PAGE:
One million people have fled Syria's civil war, piling pressure on the country's neighbours who are struggling to support them, the United Nations refugee agency said on Wednesday.
Around half the refugees are children, most of them aged under 11, and the numbers leaving are mounting every week, UNHCR added.
"With a million people in flight, millions more displaced internally, and thousands of people continuing to cross the border every day, Syria is spiralling towards full-scale disaster," UN High Commissioner for Refugees António Guterres said in a statement.
"We are doing everything we can to help, but the international humanitarian response capacity is dangerously stretched. This tragedy has to be stopped."
Nearly two years ago, Syrians started trickling out of the country when President Bashar al-Assad's forces started shooting at pro-democracy protests.
The uprising has since turned into an increasingly sectarian struggle between armed rebels and government soldiers and militias. An estimated 70,000 people have been killed.
UNHCR said the number of Syrians quitting their country has increased dramatically since the beginning of the year with more than 400,000 - nearly half the total figure - since Jan. 1st.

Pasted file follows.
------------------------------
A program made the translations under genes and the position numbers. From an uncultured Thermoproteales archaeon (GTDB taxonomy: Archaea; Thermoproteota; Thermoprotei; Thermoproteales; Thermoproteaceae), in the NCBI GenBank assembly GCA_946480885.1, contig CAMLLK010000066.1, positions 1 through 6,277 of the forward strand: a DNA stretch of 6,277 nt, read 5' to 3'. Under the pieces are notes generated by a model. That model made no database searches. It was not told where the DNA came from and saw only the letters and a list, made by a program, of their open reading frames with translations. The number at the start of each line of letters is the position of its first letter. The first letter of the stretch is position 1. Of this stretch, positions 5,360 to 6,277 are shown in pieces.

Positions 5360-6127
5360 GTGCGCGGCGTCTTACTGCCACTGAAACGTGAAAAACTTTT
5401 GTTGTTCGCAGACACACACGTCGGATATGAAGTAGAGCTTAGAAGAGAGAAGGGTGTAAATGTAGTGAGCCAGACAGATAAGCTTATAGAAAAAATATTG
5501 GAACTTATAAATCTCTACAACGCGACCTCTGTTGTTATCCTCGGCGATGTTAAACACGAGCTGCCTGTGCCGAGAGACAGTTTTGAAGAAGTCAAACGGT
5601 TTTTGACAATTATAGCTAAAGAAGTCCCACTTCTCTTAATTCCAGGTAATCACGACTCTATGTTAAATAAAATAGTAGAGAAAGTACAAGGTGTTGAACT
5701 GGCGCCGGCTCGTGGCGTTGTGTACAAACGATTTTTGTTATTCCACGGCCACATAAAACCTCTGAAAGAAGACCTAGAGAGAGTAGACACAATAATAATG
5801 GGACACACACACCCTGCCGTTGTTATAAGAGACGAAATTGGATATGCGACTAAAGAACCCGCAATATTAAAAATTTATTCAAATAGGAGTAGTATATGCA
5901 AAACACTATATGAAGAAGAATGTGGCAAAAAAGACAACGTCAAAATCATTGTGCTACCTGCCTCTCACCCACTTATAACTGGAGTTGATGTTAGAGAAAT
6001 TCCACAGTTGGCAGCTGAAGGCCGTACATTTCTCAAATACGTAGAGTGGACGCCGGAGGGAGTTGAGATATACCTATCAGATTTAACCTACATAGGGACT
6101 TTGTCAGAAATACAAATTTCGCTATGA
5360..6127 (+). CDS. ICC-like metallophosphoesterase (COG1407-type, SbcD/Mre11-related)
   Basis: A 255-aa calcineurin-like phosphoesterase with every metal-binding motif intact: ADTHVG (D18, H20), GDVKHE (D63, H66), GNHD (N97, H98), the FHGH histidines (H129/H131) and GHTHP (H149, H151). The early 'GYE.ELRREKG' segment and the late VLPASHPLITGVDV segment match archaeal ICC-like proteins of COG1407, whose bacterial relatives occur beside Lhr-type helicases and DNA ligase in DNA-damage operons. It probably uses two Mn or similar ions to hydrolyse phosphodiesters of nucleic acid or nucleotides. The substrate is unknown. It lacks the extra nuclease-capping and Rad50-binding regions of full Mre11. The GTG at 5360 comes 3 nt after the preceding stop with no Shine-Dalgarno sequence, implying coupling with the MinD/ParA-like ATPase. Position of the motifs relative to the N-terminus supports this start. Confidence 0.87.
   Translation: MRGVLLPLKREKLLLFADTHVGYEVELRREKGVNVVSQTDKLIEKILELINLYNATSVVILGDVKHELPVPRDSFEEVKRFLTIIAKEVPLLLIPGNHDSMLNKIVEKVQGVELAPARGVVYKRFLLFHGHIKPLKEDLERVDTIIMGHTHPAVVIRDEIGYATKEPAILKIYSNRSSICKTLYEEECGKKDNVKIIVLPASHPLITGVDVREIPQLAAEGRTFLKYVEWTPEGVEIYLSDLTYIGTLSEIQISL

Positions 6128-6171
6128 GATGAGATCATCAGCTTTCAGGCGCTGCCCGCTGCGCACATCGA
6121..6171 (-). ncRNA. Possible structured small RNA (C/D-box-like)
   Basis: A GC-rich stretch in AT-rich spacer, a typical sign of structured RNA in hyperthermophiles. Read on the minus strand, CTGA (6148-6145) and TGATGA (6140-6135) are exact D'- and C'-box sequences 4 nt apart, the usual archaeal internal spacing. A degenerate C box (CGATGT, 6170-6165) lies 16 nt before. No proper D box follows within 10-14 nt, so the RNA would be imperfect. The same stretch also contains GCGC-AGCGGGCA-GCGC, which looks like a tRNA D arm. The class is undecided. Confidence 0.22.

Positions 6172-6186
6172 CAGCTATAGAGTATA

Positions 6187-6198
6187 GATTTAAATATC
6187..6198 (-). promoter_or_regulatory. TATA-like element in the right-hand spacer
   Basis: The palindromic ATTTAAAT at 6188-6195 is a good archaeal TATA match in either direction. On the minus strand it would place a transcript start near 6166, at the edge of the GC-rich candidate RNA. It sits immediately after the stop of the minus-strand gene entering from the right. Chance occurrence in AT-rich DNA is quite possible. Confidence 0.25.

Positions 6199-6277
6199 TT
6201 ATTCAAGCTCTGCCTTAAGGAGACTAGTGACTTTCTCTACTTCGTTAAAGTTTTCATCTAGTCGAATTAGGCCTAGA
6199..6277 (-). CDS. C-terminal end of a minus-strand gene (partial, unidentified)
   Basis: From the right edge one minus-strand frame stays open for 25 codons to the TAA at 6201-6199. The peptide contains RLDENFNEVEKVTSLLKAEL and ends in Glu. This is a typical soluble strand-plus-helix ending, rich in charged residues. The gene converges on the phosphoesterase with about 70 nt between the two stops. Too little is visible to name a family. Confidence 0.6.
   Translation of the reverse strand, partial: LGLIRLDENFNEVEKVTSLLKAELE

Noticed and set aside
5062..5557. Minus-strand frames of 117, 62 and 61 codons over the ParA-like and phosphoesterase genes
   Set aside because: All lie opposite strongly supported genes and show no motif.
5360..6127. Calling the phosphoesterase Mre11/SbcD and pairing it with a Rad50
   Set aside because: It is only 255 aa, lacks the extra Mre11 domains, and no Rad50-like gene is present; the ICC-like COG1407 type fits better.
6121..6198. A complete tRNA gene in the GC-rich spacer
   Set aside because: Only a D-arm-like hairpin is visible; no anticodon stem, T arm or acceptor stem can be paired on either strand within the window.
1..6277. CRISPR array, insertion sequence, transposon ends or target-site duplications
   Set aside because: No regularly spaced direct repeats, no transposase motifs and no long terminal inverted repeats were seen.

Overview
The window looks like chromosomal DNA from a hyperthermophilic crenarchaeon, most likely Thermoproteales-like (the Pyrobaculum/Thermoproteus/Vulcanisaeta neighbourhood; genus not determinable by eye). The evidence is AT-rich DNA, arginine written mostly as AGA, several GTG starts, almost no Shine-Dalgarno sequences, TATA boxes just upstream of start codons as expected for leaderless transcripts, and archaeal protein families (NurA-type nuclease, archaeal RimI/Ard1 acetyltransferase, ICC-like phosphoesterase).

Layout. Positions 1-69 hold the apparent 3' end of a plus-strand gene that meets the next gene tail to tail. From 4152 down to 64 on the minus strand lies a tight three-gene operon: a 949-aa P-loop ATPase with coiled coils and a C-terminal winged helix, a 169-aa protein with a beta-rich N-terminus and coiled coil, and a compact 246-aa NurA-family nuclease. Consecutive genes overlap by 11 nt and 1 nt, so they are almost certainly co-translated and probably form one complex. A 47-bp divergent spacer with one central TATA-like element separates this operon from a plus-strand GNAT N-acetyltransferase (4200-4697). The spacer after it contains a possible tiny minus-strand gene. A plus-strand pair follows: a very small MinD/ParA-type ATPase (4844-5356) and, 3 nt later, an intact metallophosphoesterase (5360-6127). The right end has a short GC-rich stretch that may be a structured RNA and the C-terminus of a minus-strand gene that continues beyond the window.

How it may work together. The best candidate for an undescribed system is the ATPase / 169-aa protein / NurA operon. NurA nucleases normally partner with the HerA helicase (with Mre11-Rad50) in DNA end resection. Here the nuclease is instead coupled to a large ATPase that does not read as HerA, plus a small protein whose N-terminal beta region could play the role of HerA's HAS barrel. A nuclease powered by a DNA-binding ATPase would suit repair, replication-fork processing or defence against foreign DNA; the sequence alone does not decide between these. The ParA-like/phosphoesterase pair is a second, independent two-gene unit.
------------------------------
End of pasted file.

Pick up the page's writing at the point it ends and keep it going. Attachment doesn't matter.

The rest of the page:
They arrive traumatised, without possessions and having lost members of their families, it added.
Most have fled to Lebanon, Jordan, Turkey, Iraq and Egypt and some arrive in North Africa and Europe.
Lebanon - the country closest to Syria's embattled capital of Damascus - is the smallest of the country's neighbours but has received the most refugees.
Including Syrian workers and self-supporting Syrian families, one in five people in Lebanon is now Syrian.
Refugee flows into Lebanon have doubled to 4,400 a day in the past three weeks, UNHCR representative in Lebanon Ninette Kelley told Reuters in an interview.
But despite pledges of $1.5 billion by international donors for a UN response plan to help Syria's displaced, only 25 per cent has been funded, UNHCR said.
In Jordan, energy, water, health and education services are being strained to the limit, the agency added. Turkey has spent more than $600 million setting up 17 refugee camps, with more under construction.
There is no end in sight for Syria's civil war and international powers are divided over how to respond to it. Russia and Shi'ite Iran support their historical ally Assad while the United States and Sunni Muslim Gulf countries back the opposition.
Both Damascus and the opposition have said they will consider peace talks but no meetings have been arranged.